Invasive insects 101
Stories of invasive tree-killing insects here in Canada are pervasive. You can read about many of them here on this site. Emerald ash borer, brown spruce longhorned beetle, Asian longhorned beetle and, more recently, hemlock woolly adelgid are just a few. The impact, both economic and ecologic, of many of these insects is, or will be, profound.
In the US, there has been an average of 2.5 new non-native forest insects per year over the past 150 years, and yet the chance of an alien insect surviving and establishing when it arrives here in North America is actually very low. There are few different reasons for this. Environmental conditions may not be suitable for them - too hot, too cold, too variable - or they may arrive during unfavourable weather. They may not find an appropriate food source - either because there are no suitable food sources, or because they cannot locate it. Or, they may not be able to locate a mate. Alternatively, they may survive and reproduce but their populations remain low and they eventually die off.
Even if they do establish, not all insects in a new range will become a problem. Many just join the insect community and never, or rarely, become noticeable. The probability of an insect becoming a successful invader is thought to follow the rule of tens, i.e., about one in ten introductions persist, and about one in ten of those become a problem. So, about one in one hundred introductions are problem insects. However, those problem invasive insects are often inordinately costly both economically and ecologically. Unfortunately, it is difficult to predict which invaders will be successful in establishing.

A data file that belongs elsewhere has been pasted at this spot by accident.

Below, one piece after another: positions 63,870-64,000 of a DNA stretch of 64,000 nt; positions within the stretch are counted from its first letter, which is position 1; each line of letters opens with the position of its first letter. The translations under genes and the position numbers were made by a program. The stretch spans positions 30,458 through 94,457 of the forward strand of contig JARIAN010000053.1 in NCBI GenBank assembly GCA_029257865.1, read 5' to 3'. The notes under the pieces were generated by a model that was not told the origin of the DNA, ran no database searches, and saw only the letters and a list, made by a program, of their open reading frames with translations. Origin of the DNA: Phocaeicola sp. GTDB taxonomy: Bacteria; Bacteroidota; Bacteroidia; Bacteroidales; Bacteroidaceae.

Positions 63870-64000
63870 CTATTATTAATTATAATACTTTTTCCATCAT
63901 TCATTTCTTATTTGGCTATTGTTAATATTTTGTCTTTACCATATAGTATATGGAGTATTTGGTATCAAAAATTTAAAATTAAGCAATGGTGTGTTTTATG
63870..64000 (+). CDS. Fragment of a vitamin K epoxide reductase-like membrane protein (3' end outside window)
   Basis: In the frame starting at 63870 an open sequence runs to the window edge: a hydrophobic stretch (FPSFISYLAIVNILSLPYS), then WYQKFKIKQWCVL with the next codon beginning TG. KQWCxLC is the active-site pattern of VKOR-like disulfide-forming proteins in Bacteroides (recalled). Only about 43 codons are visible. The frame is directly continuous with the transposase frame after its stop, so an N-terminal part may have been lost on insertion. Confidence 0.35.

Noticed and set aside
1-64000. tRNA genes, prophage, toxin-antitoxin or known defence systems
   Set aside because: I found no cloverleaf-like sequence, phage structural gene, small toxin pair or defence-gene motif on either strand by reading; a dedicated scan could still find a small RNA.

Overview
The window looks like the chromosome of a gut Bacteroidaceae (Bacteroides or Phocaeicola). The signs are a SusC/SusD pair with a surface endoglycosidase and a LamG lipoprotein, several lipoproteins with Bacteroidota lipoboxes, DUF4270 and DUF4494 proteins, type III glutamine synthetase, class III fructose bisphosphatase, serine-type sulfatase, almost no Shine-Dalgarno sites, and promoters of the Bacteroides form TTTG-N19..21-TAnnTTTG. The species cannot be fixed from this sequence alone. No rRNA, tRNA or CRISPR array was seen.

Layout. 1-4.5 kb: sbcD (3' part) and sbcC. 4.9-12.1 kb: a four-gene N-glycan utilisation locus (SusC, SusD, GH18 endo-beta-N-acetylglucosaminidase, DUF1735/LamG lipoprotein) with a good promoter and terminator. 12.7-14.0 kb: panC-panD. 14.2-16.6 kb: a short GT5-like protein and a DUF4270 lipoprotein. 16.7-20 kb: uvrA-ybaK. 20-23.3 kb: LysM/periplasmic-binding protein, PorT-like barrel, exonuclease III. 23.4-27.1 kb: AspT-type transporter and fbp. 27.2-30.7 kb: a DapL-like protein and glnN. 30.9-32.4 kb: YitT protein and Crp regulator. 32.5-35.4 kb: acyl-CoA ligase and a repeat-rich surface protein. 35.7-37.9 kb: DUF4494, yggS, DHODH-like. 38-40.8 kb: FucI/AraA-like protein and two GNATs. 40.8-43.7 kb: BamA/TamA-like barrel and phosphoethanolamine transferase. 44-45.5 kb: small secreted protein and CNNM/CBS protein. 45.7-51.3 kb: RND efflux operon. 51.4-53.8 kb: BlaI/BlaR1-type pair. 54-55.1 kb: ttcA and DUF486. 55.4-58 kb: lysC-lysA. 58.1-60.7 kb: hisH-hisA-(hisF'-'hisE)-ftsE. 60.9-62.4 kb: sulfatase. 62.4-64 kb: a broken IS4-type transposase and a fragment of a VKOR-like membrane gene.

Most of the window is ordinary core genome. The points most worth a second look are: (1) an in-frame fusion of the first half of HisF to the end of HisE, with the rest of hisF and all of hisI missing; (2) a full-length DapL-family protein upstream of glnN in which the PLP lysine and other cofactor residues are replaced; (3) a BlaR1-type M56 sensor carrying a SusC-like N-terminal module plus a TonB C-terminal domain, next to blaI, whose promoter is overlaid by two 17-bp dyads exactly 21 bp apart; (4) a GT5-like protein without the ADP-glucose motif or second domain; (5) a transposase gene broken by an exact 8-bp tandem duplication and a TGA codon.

Most modern-day invasive insects arrive here accidentally. These insects primarily arrive with the importation or movement of materials: wood packaging materials (pallets, crates, spools etc) and live plant material (nursery stock) are the primary pathways, but also shipping containers, firewood, raw lumber with bark, Christmas trees, personal property and vehicles. Wood packaging material has long been an important pathway for movement of invasive insects and likely the source of emerald ash borer and Asian longhorned beetle introductions. Wood packaging is typically made of low quality wood which is often infested by insects. New wood packaging treatment protocols came into place in 2006 to reduce the risk this pathway poses (ISPM #15). These are measures taken in the country where the products are exported, and proof of treatment is required by countries receiving shipments. Since these measures were implemented, fewer shipments are found with infested materials, however some do persist. This could be because some insects survive the ISPM #15 treatment protocols, non-compliance (intentional or unintentional), or because the wood packaging becomes infested after treatment.
Although much of the risk of movement of invasive species is through trade and commercial movement of infested materials, individuals do play a part. Burning firewood where you buy it, and inspecting vehicles and contents for invasive species before you depart from a location play an important role in stopping the spread of invasive species.